facebook and mapping



Facebook intern Paul Butler has made a courageous attempt in revealing the electronic social connections worldwide. Turns out we do not need geographers to help us decide where to draw country borders, some clever social scientists with Facebook data should do.

Instead of taking the whole (secret?) Facebook social graph consisting of about 500 million people, the data is based on a sample of “about ten million pairs” of friends, which is combined with their home location. From this information, Paul was able to calculate the relative strength between pairs of cities, which was then normalized by their relative distance. By drawing lines between these pairs on top of each other, and fine-tuning their brightness, a map of visually distinguishable countries and continents naturally appeared. In fact, the map might not be that different from a view on the Earth at night, one commenter at Mashable remarked.

I began by taking a sample of about ten million pairs of friends from Apache Hive, our data warehouse. I combined that data with each user’s current city and summed the number of friends between each pair of cities. Then I merged the data with the longitude and latitude of each city.


At that point, I began exploring it in R, an open-source statistics environment. As a sanity check, I plotted points at some of the latitude and longitude coordinates. To my relief, what I saw was roughly an outline of the world. Next I erased the dots and plotted lines between the points. After a few minutes of rendering, a big white blob appeared in the center of the map. Some of the outer edges of the blob vaguely resembled the continents, but it was clear that I had too much data to get interesting results just by drawing lines. I thought that making the lines semi-transparent would do the trick, but I quickly realized that my graphing environment couldn’t handle enough shades of color for it to work the way I wanted.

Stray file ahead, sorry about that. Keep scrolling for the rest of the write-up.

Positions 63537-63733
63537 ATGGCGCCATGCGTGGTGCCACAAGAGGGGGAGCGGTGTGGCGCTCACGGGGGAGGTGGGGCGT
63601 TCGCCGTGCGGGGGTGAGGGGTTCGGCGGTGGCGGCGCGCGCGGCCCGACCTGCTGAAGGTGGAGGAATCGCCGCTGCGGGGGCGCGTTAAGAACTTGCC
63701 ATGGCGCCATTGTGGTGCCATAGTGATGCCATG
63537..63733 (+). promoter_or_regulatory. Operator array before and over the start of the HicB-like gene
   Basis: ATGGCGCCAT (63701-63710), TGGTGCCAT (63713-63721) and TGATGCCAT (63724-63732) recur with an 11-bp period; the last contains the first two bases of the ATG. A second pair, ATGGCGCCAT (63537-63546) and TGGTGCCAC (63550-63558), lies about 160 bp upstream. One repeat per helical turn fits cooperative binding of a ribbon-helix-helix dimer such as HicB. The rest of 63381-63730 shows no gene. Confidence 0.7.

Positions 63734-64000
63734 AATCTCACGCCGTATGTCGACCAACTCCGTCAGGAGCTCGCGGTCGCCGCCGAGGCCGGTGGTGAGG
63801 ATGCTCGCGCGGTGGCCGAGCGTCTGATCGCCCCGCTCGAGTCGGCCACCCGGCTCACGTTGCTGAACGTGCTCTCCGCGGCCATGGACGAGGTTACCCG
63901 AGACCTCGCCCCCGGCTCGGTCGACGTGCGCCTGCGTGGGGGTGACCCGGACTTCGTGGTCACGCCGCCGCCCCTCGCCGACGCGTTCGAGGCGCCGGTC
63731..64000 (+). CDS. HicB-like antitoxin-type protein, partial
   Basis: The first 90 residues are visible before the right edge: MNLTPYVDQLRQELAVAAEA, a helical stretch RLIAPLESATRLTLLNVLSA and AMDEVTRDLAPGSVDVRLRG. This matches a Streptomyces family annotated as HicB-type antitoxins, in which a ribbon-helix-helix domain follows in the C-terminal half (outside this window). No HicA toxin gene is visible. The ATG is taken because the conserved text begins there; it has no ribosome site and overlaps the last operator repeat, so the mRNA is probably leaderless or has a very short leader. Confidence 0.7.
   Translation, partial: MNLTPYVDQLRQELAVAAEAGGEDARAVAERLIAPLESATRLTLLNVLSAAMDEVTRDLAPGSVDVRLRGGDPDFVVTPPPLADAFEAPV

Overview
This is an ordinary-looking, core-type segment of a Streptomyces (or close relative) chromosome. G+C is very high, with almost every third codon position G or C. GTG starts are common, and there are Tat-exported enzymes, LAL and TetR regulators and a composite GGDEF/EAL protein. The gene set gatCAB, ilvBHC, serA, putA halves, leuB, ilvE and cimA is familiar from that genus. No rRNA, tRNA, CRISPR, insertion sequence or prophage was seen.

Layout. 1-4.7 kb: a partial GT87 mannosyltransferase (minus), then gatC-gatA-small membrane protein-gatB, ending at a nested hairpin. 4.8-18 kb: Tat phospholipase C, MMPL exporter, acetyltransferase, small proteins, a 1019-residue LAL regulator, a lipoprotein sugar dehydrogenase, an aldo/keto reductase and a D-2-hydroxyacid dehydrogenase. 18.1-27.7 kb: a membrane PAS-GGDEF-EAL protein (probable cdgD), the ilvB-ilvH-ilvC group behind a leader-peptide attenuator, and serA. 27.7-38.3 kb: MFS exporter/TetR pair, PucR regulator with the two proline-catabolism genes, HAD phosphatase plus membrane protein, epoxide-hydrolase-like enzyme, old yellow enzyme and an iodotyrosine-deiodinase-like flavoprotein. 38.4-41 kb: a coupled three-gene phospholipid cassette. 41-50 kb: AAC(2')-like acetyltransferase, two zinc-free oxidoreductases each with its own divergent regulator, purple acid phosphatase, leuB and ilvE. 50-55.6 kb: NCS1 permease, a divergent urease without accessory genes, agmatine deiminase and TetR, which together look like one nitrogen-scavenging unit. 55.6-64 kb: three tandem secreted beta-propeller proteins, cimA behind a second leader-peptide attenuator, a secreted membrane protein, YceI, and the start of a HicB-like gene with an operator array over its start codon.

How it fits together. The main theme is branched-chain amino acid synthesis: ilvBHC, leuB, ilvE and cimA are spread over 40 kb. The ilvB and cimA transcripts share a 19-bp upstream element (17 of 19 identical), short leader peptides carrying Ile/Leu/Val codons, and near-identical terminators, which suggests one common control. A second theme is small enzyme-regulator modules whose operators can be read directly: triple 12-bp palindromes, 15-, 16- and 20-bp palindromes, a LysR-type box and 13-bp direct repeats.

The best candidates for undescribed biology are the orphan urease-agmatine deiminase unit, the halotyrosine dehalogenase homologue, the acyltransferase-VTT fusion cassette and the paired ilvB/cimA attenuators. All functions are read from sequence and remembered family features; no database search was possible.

Instead I found a way to simulate the effect I wanted. I defined weights for each pair of cities as a function of the Euclidean distance between them and the number of friends between them. Then I plotted lines between the pairs by weight, so that pairs of cities with the most friendships between them were drawn on top of the others. I used a color ramp from black to blue to white, with each line’s color depending on its weight. I also transformed some of the lines to wrap around the image, rather than spanning more than halfway around the world.”








“One of the most interesting / unexpected finds was seeing how closely tied Brazil is to Japan,” Facebook’s project lead Mandy Zibart says. “Brazilians are the third largest immigrant group to Japan… There’s a lot of buried treasure inside here.” When you click one of the multi-colored circles representing countries, related countries burst to life and enlarge based on how many friendships the two countries share. In many cases the results seem strange, so Facebook worked in coordination with an international relations researcher to develop “Closer Looks” for many of these relationships — hypotheses about why Nepal might have a very high number of friendships with Australia, for instance. In that case, Facebook says, the number of friendships could be due to the tens of thousands of student visas Australia has issued to Nepalese students within the last few years.


Facebook offers a source linked below each hypothesis that substantiates the company’s claim. The default view for examining friendships is “by continent,” but you can also click “by language” to view the world color-coded by the primary language each country speaks. It’s easy to explore French colonization in this view, since you can see at a glance which countries speak primarily French.




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